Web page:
Cheeverstown House breached procurement guidelines – review

Deloitte report also highlights instances of underpayments to housekeeping and other staff

Cheeverstown House was  not compliant with Department of Health salary scales in some cases.

Cheeverstown House was not compliant with Department of Health salary scales in some cases.


Cheeverstown House, which serves 400 intellectually disabled children and adults, breached public procurement rules because it did not publicly advertise contracts, a review has found.

Under its service agreement with the Health Service Executive, Cheeverstown committed to it abiding by the procurement rules.

The organisation was also not compliant with Department of Health salary scales in some cases and a number of staff were found to have been underpaid. It subsequently reviewed these cases and paid the staff what they were owed.

Deloitte noted Cheeverstown had declared its compliance with public procurement guidelines in its 2015 compliance statement.

Of 15 contracts selected for testing, the consultants “were unable to obtain evidence that any tendering process had taken place”, the report said.

“The value of our samples ranged from €29,850 to €376,189 and covered services such as cleaning consumables, security services, taxi services, catering and building services.”

Among the potential impacts were that value for money was not being achieved, Deloitte said.

In its response, Cheeverstown’s management said it had formally advised the board of the recommendations and had identified contracts with a value of €20,000 or greater. It had also confirmed the dates when contracts were last tendered.

The organisation subsequently updated its purchasing policy, developed a three-year procurement plan and said it had engaged staff in formal training.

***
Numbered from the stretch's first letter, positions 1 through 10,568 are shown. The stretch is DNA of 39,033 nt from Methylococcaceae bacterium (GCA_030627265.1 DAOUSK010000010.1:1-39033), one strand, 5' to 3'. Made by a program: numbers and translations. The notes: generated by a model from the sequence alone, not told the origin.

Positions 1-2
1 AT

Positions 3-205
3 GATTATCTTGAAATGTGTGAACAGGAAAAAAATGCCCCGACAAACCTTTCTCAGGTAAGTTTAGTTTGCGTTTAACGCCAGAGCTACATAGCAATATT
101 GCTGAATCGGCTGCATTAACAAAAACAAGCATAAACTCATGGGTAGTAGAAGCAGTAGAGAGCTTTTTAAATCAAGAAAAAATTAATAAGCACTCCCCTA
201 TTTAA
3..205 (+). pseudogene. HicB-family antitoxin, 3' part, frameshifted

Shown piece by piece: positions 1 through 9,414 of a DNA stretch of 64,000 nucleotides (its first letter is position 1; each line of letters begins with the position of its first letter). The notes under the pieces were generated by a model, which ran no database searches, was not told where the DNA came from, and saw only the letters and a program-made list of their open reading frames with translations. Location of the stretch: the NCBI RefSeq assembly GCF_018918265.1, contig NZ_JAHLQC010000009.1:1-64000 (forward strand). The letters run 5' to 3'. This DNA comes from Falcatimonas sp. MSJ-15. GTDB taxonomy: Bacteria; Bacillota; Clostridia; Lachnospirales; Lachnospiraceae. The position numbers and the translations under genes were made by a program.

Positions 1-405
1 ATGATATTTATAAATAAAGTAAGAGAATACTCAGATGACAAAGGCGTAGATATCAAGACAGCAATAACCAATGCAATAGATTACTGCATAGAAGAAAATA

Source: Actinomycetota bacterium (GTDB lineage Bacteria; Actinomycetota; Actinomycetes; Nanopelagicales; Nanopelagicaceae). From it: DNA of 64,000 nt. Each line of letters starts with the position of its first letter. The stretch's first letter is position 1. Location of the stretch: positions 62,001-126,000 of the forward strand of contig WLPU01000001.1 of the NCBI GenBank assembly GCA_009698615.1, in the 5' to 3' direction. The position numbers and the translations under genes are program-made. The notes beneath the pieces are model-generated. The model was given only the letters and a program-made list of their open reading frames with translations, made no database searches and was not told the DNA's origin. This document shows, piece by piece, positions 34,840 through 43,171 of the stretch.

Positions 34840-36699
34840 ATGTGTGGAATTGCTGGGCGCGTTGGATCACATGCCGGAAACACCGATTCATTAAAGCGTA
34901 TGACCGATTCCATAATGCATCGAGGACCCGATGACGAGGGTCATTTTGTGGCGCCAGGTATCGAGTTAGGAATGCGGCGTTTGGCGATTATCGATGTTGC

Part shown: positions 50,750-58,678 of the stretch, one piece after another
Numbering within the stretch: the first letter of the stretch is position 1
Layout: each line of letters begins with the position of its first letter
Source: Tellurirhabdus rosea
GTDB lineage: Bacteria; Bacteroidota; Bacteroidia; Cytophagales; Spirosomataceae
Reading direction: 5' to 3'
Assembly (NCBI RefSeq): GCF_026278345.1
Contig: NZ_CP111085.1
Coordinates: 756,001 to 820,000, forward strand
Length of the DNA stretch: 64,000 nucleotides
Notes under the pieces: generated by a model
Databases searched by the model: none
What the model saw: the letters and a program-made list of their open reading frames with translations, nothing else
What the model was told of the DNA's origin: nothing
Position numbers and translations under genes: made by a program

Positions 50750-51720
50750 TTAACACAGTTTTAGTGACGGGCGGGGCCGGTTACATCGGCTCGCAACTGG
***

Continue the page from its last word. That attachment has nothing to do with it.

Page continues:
Internal audit

Deloitte also identified that Cheeverstown did not have an internal audit function or an internal audit plan in place. Management told the consultants it planned to discuss this issue with the HSE, which had stated that funding for the audit function had not been available to date.

The consultants also identified non-compliance issues with approved Department of Health salary scales.

In one case, a staff member was in receipt of a €3,731 per annum “dual responsibility” allowance which had been removed from pay scales and was no longer payable to any employee.

There were three instances where an employee was being underpaid their location allowance by €184 per annum.

Deloitte also identified 13 instances where housekeeping staff were being underpaid by €3,914 a year.

“We also noted two instances where service users, and one instance where an employee with special needs, were paid minimum wage for work completed within Cheeverstown House [eg kitchen help/ bingo night]; however, management were unable to provide supporting evidence confirming the number of hours worked,” the report said.